Sing-a-long White Christmas | The Cary Theater | Screen: Special Showings | Indy Week

Screen: Special Showings

Sing-a-long White Christmas

When: Sat., Dec. 19, 2 & 7 p.m. and Sun., Dec. 20, 2 p.m. 2015




"A jackdaw with a cleft palate could have sung it successfully," goes the widely cited, seldom sourced quote from Bing Crosby. He was talking about Irving Berlin's "White Christmas," thought to be the best-selling Christmas single (or single, period) of all time—one of those rare songs that is almost objectively good. Is any sentimental holiday fare as kind to secular ears? It contains no metaphysics, hosannas or desperate gaiety, only longing for snow and nostalgia for childhood. It makes its emotional appeal through melody, orchestration and Crosby's indelible vocal performance, so sad and comforting. The canny crooner first brought it to the screen in 1942's black-and-white Holiday Inn (yes, that's where the hotel chain got its name) before coming back for more, now in the "brilliance, clarity and beauty" of VistaVision, in 1954's White Christmas. Crosby and Danny Kaye play nightclub performers who travel to Vermont at Christmastime to visit their old army general and get all romantical with a sister act played by Rosemary Clooney and Vera-Ellen. But it isn't snowing in Vermont and the retired general's inn is in trouble, so the whole gang decides to put on a big fundraiser show. The dance sequences are charming if overlong; the songs are mostly glorious (if you can grit your teeth through "I'd Rather See a Minstrel Show"); the plot is contrived from misheard conversations, faked injuries and phony engagements. It's streaming on Netflix if you need to refresh your memory, though if you don't know "Sisters" now, don't worry—you will, as it seems to be the only song in Betty and Judy's act. Anyway, the Cary Theater will provide lyrics, and even props. For a movie that's mostly singing, dancing and banter, it's hard to imagine what the props might be. Big blue feathered fans? Jackdaws? Dancin' canes? I really, really hope it's dancin' canes.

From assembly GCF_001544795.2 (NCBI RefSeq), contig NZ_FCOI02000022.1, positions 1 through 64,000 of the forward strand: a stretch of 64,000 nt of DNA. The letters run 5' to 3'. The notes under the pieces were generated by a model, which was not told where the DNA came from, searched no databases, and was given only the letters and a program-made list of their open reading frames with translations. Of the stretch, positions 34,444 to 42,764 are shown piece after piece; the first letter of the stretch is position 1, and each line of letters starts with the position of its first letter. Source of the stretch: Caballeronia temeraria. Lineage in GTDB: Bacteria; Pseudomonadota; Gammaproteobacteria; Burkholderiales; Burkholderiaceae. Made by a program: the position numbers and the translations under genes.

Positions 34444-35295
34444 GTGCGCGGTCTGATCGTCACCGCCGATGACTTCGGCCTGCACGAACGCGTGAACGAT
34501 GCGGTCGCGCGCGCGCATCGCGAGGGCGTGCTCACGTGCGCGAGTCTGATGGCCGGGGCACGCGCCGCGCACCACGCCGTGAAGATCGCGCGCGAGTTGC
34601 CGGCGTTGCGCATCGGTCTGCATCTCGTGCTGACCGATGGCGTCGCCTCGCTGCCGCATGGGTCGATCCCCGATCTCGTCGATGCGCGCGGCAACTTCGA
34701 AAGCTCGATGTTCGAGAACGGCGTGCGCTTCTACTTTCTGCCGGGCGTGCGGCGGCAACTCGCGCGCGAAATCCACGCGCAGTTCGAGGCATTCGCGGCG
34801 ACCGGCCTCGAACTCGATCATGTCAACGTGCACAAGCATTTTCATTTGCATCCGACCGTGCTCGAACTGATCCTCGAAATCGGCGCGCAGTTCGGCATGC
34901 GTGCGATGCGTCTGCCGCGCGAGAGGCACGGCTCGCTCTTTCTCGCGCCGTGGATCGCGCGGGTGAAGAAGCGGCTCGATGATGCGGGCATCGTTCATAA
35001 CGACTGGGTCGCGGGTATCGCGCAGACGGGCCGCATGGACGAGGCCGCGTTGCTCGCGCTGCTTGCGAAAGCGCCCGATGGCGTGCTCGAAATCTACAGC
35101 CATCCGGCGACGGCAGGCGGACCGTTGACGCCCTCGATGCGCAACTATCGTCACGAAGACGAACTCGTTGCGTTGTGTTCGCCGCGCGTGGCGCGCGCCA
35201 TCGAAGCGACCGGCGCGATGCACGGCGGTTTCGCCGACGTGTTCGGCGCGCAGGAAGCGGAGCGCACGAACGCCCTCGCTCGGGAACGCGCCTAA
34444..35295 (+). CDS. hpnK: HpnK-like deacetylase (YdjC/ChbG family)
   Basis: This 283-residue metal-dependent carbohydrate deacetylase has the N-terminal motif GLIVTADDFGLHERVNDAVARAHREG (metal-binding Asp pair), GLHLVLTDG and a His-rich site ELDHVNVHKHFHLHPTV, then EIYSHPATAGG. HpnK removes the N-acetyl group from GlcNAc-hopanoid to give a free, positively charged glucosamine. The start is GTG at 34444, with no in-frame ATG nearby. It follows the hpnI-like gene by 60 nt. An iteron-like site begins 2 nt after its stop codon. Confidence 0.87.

2 and 7 p.m. Sat.; 2 p.m. Sun., $3$7.50, 122 E. Chatham St., Cary, 919-462-2051, —Brian Howe

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